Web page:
Chesapeake eyeing Eagle Ford growth

Dec. 1, 2021
The company’s executives also expect to “have some decisions to make” about their Brazos Valley, Powder River assets in coming year.

The leaders of Chesapeake Energy Corp. plan to ramp up activity in Texas’ Eagle Ford basin in 2022 as part of an investment plan they expect will contribute to forecasted profit growth of more than 50%.

Oklahoma City-based Chesapeake last month reported third-quarter adjusted EBITDAX of $519 million, which was more than double its prior-year number. (Its net loss was $345 million, primarily due to the booking of $618 million in unrealized losses on oil and natural gas derivatives.) President and Chief Executive Officer Nick Dell'Osso and his team are forecasting full-year EBITDAX of more than $2.1 billion and, thanks to higher commodity prices, and expect that number to grow to $3.2-3.4 billion in 2022.


Chesapeake averaged net production of 436,000 boe/d during the third quarter, with natural gas accounting for about 80%. The recently completed $1.3 billion acquisition of Vine Energy, which added three rigs and two completion crews in the Haynesville, will be a factor in that number growing to an estimated 575,000 and 595,000 boe/d in 2022. But so will higher production from Chesapeake’s assets in the lower Eagle Ford: On the roughly 220,000 net acres it is working there, Chesapeake plans to run one to two rigs and drill 40-50 wells in 2022. That’s up from about one rig and less than 20 wells drilled this year.

“You should think about those as being long-term programs that we feel really good about,” Dell’Osso told analysts and investors on his team’s quarterly conference call, pairing the Eagle Ford operations with Chesapeake’s key assets in the Haynesville and Marcellus (where it has three rigs).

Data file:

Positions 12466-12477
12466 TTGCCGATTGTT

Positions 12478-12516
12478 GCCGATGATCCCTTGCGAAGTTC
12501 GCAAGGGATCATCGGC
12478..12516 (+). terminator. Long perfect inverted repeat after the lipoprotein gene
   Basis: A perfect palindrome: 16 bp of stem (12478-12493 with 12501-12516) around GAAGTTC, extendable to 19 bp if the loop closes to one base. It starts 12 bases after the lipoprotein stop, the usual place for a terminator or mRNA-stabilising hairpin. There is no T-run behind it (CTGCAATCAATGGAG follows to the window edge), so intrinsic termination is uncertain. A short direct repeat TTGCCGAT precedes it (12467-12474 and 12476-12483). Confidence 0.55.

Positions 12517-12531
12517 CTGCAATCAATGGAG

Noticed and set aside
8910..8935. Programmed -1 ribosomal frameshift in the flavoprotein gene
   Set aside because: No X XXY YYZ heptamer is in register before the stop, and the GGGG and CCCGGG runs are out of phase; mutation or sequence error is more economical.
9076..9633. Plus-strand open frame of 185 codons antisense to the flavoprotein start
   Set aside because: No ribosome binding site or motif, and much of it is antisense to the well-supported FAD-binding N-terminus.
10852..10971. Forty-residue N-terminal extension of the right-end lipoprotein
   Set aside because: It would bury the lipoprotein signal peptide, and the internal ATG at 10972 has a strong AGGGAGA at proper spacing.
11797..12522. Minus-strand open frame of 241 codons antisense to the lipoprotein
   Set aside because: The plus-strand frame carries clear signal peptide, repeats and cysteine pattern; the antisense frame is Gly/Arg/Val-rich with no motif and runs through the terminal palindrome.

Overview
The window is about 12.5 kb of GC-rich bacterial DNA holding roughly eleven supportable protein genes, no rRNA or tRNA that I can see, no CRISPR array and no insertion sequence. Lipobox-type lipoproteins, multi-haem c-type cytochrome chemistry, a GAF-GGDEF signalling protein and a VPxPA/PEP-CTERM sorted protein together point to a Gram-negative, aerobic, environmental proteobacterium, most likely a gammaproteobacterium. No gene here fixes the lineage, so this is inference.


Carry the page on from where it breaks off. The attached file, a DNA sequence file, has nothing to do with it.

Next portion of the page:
Also helping output in the Eagle Ford are lower decline rates: Vice-President Tim Beard said Chesapeake’s field teams have pushed through a capital cleanout program “that's been very accretive to what we're doing there on the oil side.” Beard also noted that other efficiency and engineering programs are contributing to production."


On their call last month, Dell’Osso and his team also said they are allocating about 15% of their $1.3-1.6 billion 2022 capital spending plan to what he called “further portfolio delineation.” That includes testing and wider spacing efforts in the Brazos Valley and Powder River regions, where Chesapeake plans to drill a combined 5-20 wells next year. Dell’Osso said he expects those moves will improve the company’s returns and give his team a better sense of whether they should be under Chesapeake’s umbrella in the long run.

“We're trying to determine if there [...] is an ability to stand up a long-term development program,” Dell’Osso said. “And if there's not, then we'll make a different decision about owning them. But we think we're going to drill good wells and we think we'll have some decisions to make and we look forward to that as we get into next year.”

Reuters reported early this year that Chesapeake—then still led by Doug Lawlerwas shopping its oil-producing assets in South Texas. Shares of the company (Ticker: CHK) ended trading Nov. 30 at roughly $60. They have risen about 10% over the past 6 months.